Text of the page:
The third submission this month by Aldo Galante is another beautiful macro image of a psychedelic frogfish. While still capturing the creature’s environment, you are left in no doubt as to what the subject is, with perfect focusing on the frogfish.
Big Blue Eyes by Anne Medcalf. Lovely use of black background. In this simple shot, the big eye entering the frame. It is very nicely done.
Thomas Clark’s lion of the deep is an interesting take an image of a subject that is too large for the camera to capture without losing some of the sharpness. It’s well done.
The anglerfish taken by Marco Gargiulo on a night dive in the Mediterranean is simply stunning. Whilst it a lot easier to get a black background on a night dive, the rest of the lighting is perfect; super shot.
The second shot by Marco Gargiulo is another super shot. The split shot of a jellyfish under the Vesuvius Volcano is really striking. The colour and light of the sky is perfect and the underwater lighting is once again, exceptional. Well done.
Elevation, again by Marco Gargulio, is a great example of how to shoot into the sun. The balanced lighting is perfect, with the Reds in the foreground and the Sunburst breaking out from behind the seahorse. Another really nice shot.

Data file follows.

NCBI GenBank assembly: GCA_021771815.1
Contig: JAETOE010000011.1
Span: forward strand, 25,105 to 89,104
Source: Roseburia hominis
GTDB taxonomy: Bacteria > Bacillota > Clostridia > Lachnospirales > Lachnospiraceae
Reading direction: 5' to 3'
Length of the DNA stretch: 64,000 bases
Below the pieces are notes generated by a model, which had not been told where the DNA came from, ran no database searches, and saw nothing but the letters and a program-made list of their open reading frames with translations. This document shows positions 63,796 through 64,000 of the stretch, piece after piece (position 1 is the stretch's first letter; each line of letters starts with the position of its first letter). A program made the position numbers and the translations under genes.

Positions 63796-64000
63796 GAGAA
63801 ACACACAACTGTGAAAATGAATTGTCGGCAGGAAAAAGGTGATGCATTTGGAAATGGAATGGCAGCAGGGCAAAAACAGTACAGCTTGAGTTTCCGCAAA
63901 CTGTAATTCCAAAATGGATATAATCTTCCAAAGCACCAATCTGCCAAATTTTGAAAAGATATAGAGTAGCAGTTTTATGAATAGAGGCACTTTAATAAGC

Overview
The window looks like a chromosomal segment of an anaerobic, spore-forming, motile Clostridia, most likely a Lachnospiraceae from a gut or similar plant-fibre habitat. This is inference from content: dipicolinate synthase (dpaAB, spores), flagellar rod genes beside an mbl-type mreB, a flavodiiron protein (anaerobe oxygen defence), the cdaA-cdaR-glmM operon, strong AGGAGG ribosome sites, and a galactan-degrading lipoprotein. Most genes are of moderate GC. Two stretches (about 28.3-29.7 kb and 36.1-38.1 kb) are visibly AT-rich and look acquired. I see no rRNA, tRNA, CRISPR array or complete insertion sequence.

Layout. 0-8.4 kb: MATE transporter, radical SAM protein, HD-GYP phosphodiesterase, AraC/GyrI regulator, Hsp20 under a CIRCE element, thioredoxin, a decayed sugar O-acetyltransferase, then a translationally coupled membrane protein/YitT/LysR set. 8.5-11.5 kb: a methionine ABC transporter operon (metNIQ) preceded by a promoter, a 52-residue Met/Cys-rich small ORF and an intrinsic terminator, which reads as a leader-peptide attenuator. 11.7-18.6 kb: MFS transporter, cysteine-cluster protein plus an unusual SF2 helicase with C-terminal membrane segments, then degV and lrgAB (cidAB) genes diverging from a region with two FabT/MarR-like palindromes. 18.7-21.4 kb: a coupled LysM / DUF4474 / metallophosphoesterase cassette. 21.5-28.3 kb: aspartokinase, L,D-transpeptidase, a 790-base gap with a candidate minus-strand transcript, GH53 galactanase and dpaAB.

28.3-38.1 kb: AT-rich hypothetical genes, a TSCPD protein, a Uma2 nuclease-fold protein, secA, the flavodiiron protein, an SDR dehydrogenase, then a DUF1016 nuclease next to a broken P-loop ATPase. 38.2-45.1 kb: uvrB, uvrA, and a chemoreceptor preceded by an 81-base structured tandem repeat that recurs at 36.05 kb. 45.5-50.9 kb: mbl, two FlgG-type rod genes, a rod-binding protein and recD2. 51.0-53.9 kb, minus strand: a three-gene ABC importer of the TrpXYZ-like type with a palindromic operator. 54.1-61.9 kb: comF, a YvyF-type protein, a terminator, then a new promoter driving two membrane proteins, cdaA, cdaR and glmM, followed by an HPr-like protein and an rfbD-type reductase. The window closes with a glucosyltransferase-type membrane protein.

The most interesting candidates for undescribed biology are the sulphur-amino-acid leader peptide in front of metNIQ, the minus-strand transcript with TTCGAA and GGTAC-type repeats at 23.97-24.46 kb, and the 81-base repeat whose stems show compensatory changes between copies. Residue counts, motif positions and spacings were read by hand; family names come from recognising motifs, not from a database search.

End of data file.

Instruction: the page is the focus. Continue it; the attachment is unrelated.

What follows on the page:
The young seal coming straight down to the camera by Agustin Rebora is a cute yet beautiful shot. The eye contact and focus on the face is perfect and the softening around the edges of the frame really create an individual style.
The Blennius Cocktail by Mario Pesce looks very much like a shot that has been tampered with and set up but I really don’t see how that could have been done. It certainly makes for an interesting image.
Please smile, also by Mario is a lovely close-up macro shot, again of the blenny. I really like the use of the shallow depth of field, creating the blocker background but I think it just needs bit more light on the right eye.
Acrobatic dive by Mario Pesce has beautiful colours, and it really stands out in the black background.
Eye of the lionfish by Angie Turton is a really lovely image focusing on patterns in the eye. Macro lens has been used to great effect in a large subject. Well done